The sign accompanying the X-1. It reads
Bell X-1 Glamorous
First Airplane to Fly Faster than the Speed of Sound
On October 14, 1947, the Bell X-1 became the first airplane to fly faster than
the speed of sound. Piloted by U.S. Air Force Capt. Charles E. "Chuck" Yeager, the X-1
reached a speed of 1,127 kilometers (700 miles) per hour, Mach 1.06, at an
altitude of 13,000 meters (43,000 feet). Yeager named the airplane
Glamorous Glennis in tribute to his wife.
Air-launched at an altitude of 7,000 meters (23,000 feet) from the bomb bay of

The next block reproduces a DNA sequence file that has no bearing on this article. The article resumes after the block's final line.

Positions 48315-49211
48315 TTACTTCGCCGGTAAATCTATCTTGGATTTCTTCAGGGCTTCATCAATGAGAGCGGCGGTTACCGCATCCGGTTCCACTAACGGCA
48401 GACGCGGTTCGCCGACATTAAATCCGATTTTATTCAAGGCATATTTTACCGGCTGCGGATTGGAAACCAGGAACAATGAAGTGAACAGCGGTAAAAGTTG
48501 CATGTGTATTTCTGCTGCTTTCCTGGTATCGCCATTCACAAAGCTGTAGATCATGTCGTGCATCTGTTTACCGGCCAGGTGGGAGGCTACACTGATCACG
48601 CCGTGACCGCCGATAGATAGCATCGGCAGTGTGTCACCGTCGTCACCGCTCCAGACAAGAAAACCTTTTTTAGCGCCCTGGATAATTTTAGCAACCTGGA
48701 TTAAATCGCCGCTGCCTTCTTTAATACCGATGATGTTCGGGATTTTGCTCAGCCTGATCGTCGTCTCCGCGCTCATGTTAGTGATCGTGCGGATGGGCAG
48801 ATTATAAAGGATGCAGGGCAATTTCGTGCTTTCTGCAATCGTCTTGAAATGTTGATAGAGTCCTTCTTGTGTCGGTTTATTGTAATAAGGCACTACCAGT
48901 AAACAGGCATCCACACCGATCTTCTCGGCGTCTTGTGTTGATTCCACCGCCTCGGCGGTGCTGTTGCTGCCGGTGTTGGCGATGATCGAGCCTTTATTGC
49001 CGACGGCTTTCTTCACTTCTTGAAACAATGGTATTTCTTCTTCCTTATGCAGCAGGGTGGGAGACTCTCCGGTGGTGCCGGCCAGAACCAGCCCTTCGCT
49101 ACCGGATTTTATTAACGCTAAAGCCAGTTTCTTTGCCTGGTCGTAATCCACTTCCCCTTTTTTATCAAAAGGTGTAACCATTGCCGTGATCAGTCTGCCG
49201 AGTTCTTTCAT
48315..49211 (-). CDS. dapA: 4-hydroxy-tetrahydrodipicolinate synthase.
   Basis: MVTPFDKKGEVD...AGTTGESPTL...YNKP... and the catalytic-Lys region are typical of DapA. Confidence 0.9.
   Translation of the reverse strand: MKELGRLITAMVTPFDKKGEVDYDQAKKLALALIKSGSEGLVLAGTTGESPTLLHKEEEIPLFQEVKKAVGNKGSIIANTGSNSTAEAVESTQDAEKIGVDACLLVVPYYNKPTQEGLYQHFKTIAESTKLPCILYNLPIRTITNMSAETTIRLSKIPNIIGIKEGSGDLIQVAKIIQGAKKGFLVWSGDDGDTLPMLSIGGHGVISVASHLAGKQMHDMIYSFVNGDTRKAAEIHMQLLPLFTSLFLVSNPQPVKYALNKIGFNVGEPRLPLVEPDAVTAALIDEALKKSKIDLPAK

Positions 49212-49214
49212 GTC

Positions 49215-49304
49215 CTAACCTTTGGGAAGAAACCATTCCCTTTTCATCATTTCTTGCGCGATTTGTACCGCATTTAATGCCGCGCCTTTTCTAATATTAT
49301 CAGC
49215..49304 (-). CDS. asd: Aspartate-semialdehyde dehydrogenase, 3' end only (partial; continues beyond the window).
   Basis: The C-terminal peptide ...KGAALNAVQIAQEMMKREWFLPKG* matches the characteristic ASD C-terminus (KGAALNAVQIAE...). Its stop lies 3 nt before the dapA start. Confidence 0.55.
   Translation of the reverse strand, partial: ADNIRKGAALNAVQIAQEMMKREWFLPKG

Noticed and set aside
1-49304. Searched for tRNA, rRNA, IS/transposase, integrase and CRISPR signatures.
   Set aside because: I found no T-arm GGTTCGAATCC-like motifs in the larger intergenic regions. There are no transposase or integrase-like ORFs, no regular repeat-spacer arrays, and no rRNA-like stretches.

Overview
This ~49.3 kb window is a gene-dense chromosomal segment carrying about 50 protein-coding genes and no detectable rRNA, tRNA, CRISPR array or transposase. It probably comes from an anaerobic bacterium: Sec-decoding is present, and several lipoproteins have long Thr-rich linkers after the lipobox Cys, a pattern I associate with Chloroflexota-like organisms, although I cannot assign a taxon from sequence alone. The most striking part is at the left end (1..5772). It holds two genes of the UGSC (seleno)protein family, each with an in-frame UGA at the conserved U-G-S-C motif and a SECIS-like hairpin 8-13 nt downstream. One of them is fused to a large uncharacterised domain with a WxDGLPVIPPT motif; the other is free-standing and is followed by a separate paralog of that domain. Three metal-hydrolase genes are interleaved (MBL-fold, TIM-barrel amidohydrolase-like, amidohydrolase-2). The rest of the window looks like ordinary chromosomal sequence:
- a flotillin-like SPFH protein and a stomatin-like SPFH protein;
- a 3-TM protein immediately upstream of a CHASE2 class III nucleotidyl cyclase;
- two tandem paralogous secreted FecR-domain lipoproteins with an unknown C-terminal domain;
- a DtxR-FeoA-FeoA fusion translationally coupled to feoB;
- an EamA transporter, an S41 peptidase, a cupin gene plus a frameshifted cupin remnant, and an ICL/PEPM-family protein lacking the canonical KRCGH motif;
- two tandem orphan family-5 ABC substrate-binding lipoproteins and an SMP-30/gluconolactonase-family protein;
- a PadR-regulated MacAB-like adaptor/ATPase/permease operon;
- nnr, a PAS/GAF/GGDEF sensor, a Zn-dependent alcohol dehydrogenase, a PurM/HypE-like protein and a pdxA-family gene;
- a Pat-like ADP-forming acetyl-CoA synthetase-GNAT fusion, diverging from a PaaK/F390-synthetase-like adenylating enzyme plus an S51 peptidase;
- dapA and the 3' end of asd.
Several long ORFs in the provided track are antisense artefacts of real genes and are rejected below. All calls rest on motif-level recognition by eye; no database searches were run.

a Boeing B-29, the X-1
used its rocket engine to climb to its test altitude. It flew a total of 78
times, and on March 26, 1948, with Yeager at the controls, it attained a speed
of 1,540 kilometers (957 miles) per hour, Mach 1.45, at an altitude of 21,900
meters (71,900 feet). This was the highest velocity and altitude reached by a
manned airplane up to that time.
Transferred from the U.S. Air Force